At Courtenay Gardens Primary School students learn about the world they live in, developing an inquiry thinking approach to understand and solve real world problems. They learn to use their knowledge and skills in different contexts using critical and creative thinking. Our inquiry classrooms provide a space where teachers work with students to explore key concepts and in an authentic context.
In 2021 we introduced a play-based inquiry model into prep and grade 1 classrooms. This is in line with the Department of Education emphasis on supporting young learners to develop their personal and social capabilities.
Key literacy and numeracy understandings will be modelled by the teachers at the beginning of each session. Students will then be allowed time to direct their own learning as they work at the areas set up around the classroom. Learning areas include science, sensory, construction, real life, writing, maths and reading. During this Discovery Time students are doing so much learning and thinking, we do not use the word ‘play’ but rather terms such as explore, investigate and discover. Teachers will work closely with students to scaffold their learning and encourage them to question curiously and record their thinking by writing. On a roster, students will become ‘focus students’ and as part of this special role they will be able to share their learning with the class at the beginning and end of Discovery Time.
Discovery Time will provide authentic context for students to explore their questions and it will be used to drive student learning for the rest of the day.
Questions to ask your prep/grade 1 student about Discovery Time:
- Teachers model literacy & numeracy key learnings. They discuss student questions and ideas for students’ explorations.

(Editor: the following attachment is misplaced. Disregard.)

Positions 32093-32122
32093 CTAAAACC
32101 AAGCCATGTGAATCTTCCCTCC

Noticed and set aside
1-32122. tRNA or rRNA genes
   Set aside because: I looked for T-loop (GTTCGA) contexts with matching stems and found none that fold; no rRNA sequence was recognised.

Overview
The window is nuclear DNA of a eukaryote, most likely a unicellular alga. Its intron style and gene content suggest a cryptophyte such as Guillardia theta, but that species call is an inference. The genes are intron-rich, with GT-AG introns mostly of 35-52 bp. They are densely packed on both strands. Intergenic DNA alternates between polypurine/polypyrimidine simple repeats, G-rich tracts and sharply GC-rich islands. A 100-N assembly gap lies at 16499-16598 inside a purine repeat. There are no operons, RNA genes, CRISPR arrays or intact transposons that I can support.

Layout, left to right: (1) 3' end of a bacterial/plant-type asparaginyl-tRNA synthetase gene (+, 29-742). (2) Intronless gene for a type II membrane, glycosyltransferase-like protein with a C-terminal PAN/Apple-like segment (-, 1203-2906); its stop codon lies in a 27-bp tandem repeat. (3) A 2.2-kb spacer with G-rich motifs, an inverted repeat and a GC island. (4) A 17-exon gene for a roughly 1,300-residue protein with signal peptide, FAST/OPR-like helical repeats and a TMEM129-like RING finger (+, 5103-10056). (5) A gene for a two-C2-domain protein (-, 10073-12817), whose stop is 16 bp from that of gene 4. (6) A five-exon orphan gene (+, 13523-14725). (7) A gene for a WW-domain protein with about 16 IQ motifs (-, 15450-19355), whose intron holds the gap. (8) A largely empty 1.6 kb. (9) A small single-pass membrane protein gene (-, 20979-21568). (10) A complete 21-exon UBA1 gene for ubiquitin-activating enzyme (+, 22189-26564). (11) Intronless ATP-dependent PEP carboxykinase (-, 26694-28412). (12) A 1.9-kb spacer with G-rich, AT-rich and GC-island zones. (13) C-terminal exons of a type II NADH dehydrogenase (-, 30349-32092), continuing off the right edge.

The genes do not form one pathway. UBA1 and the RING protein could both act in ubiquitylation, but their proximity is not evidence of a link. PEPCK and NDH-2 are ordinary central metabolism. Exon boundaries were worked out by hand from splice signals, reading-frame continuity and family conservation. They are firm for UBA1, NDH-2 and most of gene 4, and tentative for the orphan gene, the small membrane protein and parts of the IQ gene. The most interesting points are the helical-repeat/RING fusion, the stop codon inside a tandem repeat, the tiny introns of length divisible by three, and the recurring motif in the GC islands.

- Teachers scaffold the students learning and help with make connections to literacy and numeracy ideas as they explore different areas and resources.
- Teacher supports all students to reflect on their learning.
Grades 2-6 are implementing a Kath Murdoch project-based inquiry cycle. Inquiry learning is based on the belief that students are capable learners who can collaborate with the teacher to explore the curriculum. It gives our students the chance to pose questions, make room for wondering and take ownership for their learning. Through Inquiry learning we are provoking curiosity in students. Inquiry learning is not just hands on activities, it is about the pursuit of meaning driven by the questions of both teachers and students.
Each term year levels will explore a big question that directly relates to a curriculum content area of the Humanities, science, design and technology or business and economics. Students begin the term by conducting a shared inquiry where they tune into the question, find out information and sort out this data. Student then move to investigating their own personal question related to the topic, by going further into the key concept and by taking action and sharing their learning the wider Courtenay Gardens community. Each term will culminate with an Expo of learning, where students can share the results of their personal investigation.
Questions to ask your grade 2-6 student about Project-based Inquiry:
Typical Teacher and Student Activity
Sparking student interest & curiosity. Help students make connections to key concepts.
Teachers support students to plan and research new information.
Students analyse their data and share their understandings.
e.g. I used to think...but now I think…
Students begin working more independently on a project/investigation that interests them.
e.g. I want to find out more about…
Students engage in tasks that put their learning into action some way. This might be individual or collaborative.
Assessing student final understandings and growth.
Students reflecting on what and how they have learned.
To encourage our students to wonder about the world around them and use questions to drive their learning each classroom has a “Wonder Wall’ display. This is a space where students are asked to record questions that have them thinking. Teachers model open and closed questions as well as ways in which students can find answers to the questions they have.